Treat yourself to some fresh new PlayStation Network titles that aim to mesmerize you with art, sound, light and a whole new way to ski.
Creating beauty isn't easy, but that's exactly what you're able to do with Tori Emaki, something that can only be described as an interactive art experience. The concept is refreshingly relaxing. Using the PlayStation Eye camera you control a flock of birds across a work of beautiful Oriental art by moving your body to guide them. As your conduct them across the landscape, you come across a number of different scenarios, ranging from petal-falling blossom trees to the dawn of a fierce battle, each one erupting with the appropriate sounds to drift you into its ambiance.
Along with the numerous inhabitants that you'll come across in the artwork, you'll also find representations of the five Japanese elements; fire, water, wind, earth and sky, each affecting the landscape in a unique fashion. Should your birds discover an element, an explosion of colour washes over the art, dramatically changing its tone and texture to reflect the nature of your discovery; whether it's a village aflame or ships being dragged undersea.
The beauty of Tori Emaki comes from its wonderful watercolour style, making each scene worth taking in fully before your gracefully animated birds move on to the next. It all works delightfully to create a tranquil yet constantly interesting environment that successfully combines both art and interaction into an enchanting whole.
With the PlayStation Eye camera, when you gaze into Mesmerize, Mesmerize gazes into you. This is no idle philosophical musing, but an intriguing truth; the visual and aural effects that appear on-screen react to your movement and sound. Whether you're clapping, clicking your fingers, waving your arms or just generally gesturing at the camera, it's all translated into a spectacular sound and light show of colours and shapes.
The form they take depends on the theme you choose, with two main packs - Distort and Trace - containing five scenarios each. Urban, for example, allows you to create a glowing cityscape of transparent towers, adding light and motion with your hands, while Pincushion reflects your image across a vast number of pins that can be frozen with a sudden sound to make a colourful 3D picture.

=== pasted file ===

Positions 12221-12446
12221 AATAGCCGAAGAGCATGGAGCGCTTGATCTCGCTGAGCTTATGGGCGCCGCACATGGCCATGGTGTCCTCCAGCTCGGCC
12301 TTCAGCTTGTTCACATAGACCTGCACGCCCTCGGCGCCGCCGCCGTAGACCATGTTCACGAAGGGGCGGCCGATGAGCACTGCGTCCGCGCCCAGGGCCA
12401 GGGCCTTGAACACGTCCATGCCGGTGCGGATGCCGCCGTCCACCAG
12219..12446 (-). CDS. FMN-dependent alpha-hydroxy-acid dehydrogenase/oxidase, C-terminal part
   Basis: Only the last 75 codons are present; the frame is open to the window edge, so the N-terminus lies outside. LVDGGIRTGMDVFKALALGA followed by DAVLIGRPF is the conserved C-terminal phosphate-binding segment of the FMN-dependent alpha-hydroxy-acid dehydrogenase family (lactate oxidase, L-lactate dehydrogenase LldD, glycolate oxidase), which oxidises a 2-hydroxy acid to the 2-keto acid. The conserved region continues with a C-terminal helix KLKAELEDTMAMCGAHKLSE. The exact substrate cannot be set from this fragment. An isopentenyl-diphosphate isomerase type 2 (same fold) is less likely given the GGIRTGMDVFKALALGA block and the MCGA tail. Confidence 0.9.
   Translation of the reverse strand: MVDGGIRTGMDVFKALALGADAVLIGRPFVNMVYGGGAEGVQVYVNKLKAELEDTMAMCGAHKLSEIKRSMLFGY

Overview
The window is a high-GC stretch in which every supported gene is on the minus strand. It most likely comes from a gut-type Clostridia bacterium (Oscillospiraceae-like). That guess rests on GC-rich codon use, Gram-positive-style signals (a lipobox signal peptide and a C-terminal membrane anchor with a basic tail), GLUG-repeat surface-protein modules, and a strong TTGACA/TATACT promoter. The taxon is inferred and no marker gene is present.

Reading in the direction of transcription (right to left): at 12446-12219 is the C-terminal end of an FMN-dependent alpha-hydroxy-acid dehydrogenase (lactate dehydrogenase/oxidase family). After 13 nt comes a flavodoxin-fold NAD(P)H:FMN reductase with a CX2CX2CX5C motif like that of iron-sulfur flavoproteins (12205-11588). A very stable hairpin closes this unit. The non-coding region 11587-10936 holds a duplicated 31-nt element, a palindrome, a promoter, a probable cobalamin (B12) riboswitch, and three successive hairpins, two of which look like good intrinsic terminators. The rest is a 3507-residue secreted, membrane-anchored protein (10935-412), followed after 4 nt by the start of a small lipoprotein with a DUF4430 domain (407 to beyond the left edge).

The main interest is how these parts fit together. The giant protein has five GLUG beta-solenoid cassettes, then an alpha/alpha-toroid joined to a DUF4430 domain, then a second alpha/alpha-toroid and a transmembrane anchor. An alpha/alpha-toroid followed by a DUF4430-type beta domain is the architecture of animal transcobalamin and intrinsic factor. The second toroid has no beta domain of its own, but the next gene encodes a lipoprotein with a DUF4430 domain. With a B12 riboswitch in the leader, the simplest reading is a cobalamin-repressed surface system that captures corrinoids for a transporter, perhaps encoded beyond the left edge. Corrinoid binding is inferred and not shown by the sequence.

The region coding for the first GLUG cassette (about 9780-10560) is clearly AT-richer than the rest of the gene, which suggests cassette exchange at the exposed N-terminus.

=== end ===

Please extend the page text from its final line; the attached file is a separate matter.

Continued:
Across all the themes the end result is always interesting, hypnotic or indeed, mesmerizing, making Mesmerize a relaxing yet enjoyable and entrancing pleasure of the senses.
Skiing is all about nerve and control. The latter is particularly important unless you like bundling down a slope like a giant snowball, followed by your skis and poles. But if your ability is a little lacking and you're finding it all a bit too cold to venture out on a real piste, Feel Ski gives you a chance to indulge... without the dangers that would normally come with it.
Rather than merely guiding your personalised skier with analog sticks, direction and speed, Feel Ski uses the SIXAXIS Wireless Controller's motion abilities. Tilting down increases speed and momentum, steering left or right does just that on-screen, while pole pushes, jumps and tricks can also be attempted with twists and flicks of the controller.
With a choice of practice modes, time trials, slalom racing, split-screen battles and four-player online options, there's a wide variety of avenues to test out this intuitive control scheme. Even if you're without friends to go against, there's the opportunity to save your best performances as replays and then race against them as ghosts, hoping to shave seconds off your time and maybe even find one of many multiple routes to the finish line.
The steady challenge offered means there's a surprising amount to Feel Ski, but it's the intuitive control system that ensures the slopes have never felt better.